In our opinion, banks are not just shrinking their physical presence due to industry headwinds and costs, but we believe it is due to the increasing use of mobile banking. We believe the banking battle going forward is not who has the best physical footprint, but rather who has the best mobile applications. Bank of America has estimated that it costs 1/10th as much to process a deposit made through its mobile app, as it does for a teller-assisted deposit. According to JP Morgan Chase, it costs $0.03 to process a mobile deposit versus $0.65 for a branch deposit. If you were an economically savvy financial institution….where would you be investing your capital?
Of our predominantly millennium-aged surveyed individuals, 19% said they “never” visit their bank branch. 26% said they visit a branch once a year. That equates to nearly half of those questioned either never or just one annual visit to a bank branch. 40% said they visit a bank branch monthly, which furthers the point that banks cannot be generating a positive return on investment from their physical locations. While banks must have a physical location to fulfill the needs of certain (i.e.: older) clients, younger generations will not find it necessary or useful to visit a bank branch. Most of these physical visits can be accomplished through ATM visits and check deposits through their cell phones.
Our favorite banking question was whether or not millennials would be willing to switch from a traditional bank to a major technology company that offered banking services. If Apple or Google or Facebook were to offer banking services, we thought that the vast majority of millennials would be willing to switch. Wow, were we wrong! Nearly 2/3rd’s of those surveyed were not willing to switch to their favorite technology company for banking services.
From our survey we can conclude several things. First, millennials are still feeling the need to open and create a relationship with a traditional bank. When choosing, most are going with major banking institutions. As we suspected, their usage of physical bank branches was not terribly high. This seems to be understood by most banks, that are opening fewer and fewer costly physical locations.
Perhaps our most surprising takeaway was their lack of confidence in major technology companies to provide traditional banking services. We would have thought millennials would be willing to make the switch to an Apple or Google or Facebook, if those entities could provide the necessary banking services to their loyal customers. While strict regulatory rules exist that would prevent these technology players from taking deposits, we do not believe our survey respondents chose “no” due to regulatory rules. There clearly seems to be some “separation of church and state” for younger individuals.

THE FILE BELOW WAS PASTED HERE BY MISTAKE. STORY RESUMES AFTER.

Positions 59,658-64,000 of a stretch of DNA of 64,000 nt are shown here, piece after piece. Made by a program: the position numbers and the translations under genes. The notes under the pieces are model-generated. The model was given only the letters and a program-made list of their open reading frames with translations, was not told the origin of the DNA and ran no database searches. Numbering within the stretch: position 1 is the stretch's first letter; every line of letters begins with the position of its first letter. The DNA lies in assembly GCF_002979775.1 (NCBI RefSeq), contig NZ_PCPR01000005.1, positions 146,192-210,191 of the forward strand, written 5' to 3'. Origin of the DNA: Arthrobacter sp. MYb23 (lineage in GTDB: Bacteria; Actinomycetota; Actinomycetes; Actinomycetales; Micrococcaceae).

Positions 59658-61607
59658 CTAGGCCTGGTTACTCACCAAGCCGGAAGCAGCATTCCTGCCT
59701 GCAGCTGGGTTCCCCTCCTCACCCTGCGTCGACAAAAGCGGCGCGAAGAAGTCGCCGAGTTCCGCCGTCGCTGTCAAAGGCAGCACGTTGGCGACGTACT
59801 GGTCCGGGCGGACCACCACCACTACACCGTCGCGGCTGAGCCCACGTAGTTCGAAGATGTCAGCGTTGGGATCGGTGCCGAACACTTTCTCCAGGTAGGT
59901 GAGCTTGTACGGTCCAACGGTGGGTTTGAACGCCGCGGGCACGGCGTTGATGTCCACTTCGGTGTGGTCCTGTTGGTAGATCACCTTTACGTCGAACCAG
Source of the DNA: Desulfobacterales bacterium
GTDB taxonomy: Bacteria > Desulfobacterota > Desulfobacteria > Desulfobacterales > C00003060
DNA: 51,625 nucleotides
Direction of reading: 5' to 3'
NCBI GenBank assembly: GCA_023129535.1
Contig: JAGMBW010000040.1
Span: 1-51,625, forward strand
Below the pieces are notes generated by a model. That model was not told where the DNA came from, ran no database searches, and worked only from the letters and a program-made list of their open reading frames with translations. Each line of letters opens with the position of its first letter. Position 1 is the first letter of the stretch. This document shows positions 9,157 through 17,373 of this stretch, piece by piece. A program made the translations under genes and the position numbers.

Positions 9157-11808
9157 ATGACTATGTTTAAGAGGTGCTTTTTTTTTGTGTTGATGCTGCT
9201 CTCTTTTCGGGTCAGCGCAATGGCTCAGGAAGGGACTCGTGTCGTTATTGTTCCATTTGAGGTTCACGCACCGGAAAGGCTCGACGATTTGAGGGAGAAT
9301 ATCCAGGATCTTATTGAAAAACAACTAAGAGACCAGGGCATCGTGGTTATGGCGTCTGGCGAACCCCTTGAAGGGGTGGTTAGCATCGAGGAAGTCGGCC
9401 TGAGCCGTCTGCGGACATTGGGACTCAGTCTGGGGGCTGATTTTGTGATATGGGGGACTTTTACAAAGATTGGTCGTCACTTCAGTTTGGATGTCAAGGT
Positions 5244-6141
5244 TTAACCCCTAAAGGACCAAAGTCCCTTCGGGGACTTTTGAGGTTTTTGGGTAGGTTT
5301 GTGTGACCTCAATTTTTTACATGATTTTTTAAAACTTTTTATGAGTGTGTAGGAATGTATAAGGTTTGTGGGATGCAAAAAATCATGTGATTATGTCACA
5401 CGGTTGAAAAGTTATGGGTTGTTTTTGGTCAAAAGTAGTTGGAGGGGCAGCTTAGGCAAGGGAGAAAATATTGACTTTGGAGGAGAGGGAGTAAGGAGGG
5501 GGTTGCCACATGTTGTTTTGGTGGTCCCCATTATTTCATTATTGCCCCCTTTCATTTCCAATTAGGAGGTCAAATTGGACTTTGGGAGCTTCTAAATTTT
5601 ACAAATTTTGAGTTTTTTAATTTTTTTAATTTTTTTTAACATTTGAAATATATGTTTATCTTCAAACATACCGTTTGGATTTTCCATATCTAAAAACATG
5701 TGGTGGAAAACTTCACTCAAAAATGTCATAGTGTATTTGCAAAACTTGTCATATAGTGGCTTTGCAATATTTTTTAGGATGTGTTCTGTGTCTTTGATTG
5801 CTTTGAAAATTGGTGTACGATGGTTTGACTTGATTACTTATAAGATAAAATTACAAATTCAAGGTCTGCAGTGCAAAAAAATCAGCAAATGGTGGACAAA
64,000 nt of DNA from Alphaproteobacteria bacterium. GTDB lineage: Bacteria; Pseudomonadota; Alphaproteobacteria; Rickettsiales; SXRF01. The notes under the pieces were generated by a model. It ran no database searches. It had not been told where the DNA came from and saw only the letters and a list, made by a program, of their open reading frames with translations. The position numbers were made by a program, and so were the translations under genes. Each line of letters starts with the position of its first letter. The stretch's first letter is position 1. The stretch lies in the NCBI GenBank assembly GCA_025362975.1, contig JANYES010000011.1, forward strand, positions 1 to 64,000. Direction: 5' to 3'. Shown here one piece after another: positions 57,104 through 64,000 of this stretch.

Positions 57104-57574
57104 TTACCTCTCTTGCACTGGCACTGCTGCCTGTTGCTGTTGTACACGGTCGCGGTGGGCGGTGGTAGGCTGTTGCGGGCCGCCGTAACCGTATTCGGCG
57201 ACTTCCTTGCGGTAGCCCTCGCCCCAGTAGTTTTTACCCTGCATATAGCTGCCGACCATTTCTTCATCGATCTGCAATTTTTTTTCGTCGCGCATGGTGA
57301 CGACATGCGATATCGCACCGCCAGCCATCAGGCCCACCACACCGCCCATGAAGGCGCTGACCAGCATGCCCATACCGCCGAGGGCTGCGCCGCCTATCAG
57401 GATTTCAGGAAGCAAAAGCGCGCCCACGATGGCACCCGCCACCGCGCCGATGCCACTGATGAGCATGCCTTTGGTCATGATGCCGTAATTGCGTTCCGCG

Our biggest takeaway is that millennials are looking for best of breed for any of their interactions. They would prefer to get their hardware from Apple, conduct search through Google and interact with friends on Facebook and Instagram. When it comes to banking, most would prefer to build a relationship with a traditional financial entity. In the future, we believe banks will shift from traditional bank branches and physical locations towards a more digitally based distribution model.
Our portfolio is heavily exposed to companies that provide the key ingredients for banks to offer new technology and services to their customers. This valuable technology is often white-labeled under a bank’s name, but are not developed or managed in- house. For example, products like online banking, remote deposit or check capture and mobile payments are often provided by core, bank outsourcers.
Our next few surveys will be published shortly. Questions asked will focus on the use of cash, ATM visits, and associated fees. Following that series, we will publish our thoughts and findings on data gathered on mobile payment usage, and peer-to-peer payments. Lastly, our fourth series survey will publish the results on brokerage accounts, bitcoin and cryptocurrencies. Stay tuned…